I also come from an immigrant family and was never fully exposed to wokeness until college.

I find that anti-woke people are often driven by ragebait. Matt Walsh shows them something, they get mad at it and want to boycott Bud Light or whatever. There’s no positive message being offered. There’s no alternative moral framework they offer. Wokeness offers a moral system and is very appealing to people that don’t have close communal bonds, which is why it’s so popular among people that are uprooted from their hometowns (like them going to college).

Anti-wokes need a unifying message other than “woke is bad”. This used to be Christianity, but non-immigrants are leaving Christianity at high rates, and a lot of the ones that stay are infusing wokeness with Christianity.

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"No one truly feels a pretty athletic college girl who has to settle for second place in a swim meet is more of a victim than a trans athlete..."

A vast majority of people/women are not pretty athletic college girls settling settling for a second place in a swim meet. There is a lot of status to be had between an Upton and a Lizzo. And there are plenty of people in there who are going to feel (and most likely are) leapfrogged by Lizzos and similar. High status liberals feel sorry for the strange and weird precisely because status distance between them is large.

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This is a good piece, and one I generally agree with (and I know this piece wasn’t necessarily directed at me, but my tweet was used to illustrate the idea analyzed in the piece).

It is indeed human nature to confer status to what you naturally like (e.g., physical attractiveness).

But it is also human nature to confer status to behavior you want more of, tendencies that don’t necessarily come naturally to people (positive examples include hard work and moral character but can include negative behaviors too).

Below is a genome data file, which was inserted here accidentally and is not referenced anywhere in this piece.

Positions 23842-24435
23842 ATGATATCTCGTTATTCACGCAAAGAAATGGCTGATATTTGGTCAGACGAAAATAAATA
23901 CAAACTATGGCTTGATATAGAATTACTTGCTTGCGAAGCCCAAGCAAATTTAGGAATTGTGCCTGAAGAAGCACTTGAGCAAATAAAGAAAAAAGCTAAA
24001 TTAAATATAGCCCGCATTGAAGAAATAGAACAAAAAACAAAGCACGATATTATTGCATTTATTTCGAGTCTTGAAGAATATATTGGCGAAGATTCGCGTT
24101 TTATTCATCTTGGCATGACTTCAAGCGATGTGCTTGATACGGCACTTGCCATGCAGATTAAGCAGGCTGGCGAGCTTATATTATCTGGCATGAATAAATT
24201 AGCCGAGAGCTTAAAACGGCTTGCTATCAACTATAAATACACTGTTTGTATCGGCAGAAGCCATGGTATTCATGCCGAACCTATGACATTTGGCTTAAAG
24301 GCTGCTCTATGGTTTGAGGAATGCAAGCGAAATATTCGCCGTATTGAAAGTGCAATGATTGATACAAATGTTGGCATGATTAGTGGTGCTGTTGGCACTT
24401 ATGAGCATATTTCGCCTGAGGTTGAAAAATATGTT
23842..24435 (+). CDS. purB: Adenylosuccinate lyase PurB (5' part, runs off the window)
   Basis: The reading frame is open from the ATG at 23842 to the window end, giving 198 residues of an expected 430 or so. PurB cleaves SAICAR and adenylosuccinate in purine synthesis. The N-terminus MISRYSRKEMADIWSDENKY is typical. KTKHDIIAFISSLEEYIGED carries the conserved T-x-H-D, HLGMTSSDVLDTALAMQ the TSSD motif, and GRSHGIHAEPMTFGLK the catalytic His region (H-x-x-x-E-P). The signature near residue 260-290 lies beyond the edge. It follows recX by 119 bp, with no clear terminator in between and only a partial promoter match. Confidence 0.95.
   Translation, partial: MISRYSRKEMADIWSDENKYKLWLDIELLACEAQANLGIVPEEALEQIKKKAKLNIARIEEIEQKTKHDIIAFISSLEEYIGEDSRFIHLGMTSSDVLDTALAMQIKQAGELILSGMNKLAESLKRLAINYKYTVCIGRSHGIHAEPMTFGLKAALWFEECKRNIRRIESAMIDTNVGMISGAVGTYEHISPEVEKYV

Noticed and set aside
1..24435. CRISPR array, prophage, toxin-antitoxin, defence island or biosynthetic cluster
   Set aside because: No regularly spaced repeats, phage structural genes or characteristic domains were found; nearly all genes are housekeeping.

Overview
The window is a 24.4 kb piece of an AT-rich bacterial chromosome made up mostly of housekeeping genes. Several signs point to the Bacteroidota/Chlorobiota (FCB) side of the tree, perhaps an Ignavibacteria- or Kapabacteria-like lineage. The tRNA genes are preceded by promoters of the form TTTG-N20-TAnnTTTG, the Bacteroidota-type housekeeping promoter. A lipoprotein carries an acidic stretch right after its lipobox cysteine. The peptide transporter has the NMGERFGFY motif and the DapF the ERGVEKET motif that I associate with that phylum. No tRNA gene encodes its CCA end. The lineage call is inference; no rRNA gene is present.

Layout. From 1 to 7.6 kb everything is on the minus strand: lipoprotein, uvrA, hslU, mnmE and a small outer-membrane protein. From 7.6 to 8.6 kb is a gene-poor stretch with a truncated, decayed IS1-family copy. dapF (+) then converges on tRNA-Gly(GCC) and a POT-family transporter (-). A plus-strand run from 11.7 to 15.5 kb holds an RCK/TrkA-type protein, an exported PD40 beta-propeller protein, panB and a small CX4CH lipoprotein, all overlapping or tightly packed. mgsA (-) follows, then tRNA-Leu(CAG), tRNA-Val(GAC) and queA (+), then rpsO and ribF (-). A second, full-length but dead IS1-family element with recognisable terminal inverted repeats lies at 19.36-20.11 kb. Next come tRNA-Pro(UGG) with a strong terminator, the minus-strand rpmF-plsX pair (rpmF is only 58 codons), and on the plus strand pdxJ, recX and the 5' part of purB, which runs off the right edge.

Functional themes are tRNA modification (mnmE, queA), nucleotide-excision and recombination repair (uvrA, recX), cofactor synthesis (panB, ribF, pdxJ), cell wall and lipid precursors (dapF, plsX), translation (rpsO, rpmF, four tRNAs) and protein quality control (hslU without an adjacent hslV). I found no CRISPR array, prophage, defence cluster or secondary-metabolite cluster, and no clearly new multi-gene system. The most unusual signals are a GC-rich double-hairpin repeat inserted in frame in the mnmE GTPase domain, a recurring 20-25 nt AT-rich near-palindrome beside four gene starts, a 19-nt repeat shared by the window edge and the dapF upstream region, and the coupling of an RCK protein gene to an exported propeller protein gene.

My tweet was primarily about this second type of status.

It’s true that being attractive and so on will get you better treatment in interpersonal interactions. No argument from me there.

However, publicly celebrating unappealing choices and behaviors will have an effect on what people do. A simple example: Most guys don’t like tattoos on women, yet 50 percent of millennial women have tattoos.

Most people in general don’t like obesity, but it is rising. No doubt due to cheap food, lack of exercise, etc. But as Richard has noted elsewhere, dismantling stigma around fat shaming is misguided and may consequently contribute to an increase in the number of overweight people.

Publicly conferring status to unconventional behaviors and choices will increase them, even if people generally understand those things are undesirable.

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I agree with you that the hot chick is a higher status than the fat chick, but I also ask, "so what?" I don't think anyone would disagree with your thesis, but your thesis is also aside from the point.

Only in the University class is something like "status" debated. The "body positivity" or "fat acceptance" movements are negative forces in our society has nothing to do with how they rank obese people in the status hierarchy against other subjective human measures; it is harmful because of the behavior it encourages.

Being fat leads to more detrimental health outcomes than being skinny, and yet in a country already being crushed by healthcare costs, Lizzo says, "I would like to be body-normative..I want to normalize my body. And not just be like, 'Ooh, look at this cool movement. Being fat is body positive'." The issue with this has nothing to do with the theoretical point of "status," and everything to do with the fact that we not only are actively encouraging an immensely harmful trait to metastasize throughout our society under the guise of not only being inclusive but that trait should be perceived as optimal.

How to push back against this trend is a separate matter, but the issue is not simply one of "status."

I wrote about this exact issue a couple of weeks back on my Substack-


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May 1·edited May 1

I think the battle between woke and anti-woke is best understood as the ongoing battle between narrative and reality.

Wokeness is generally an attempt to strike back against the unjustness of reality. Fat studies (and the like) are a good example. In our society, it freaking sucks to be overweight (especially if you're a woman). It's harder for you to find clothes, way less people swipe on you on dating apps, people find you less attractive and competent, relatives chide you, strangers make all kinds of (often false) assumptions about your character, etc.

In response, wokeness takes the side of the overweight, and tries to change reality by changing the narrative: posting studies that say being overweight is not a health risk, shaming companies that only use straight sized models, promoting body positivity, etc.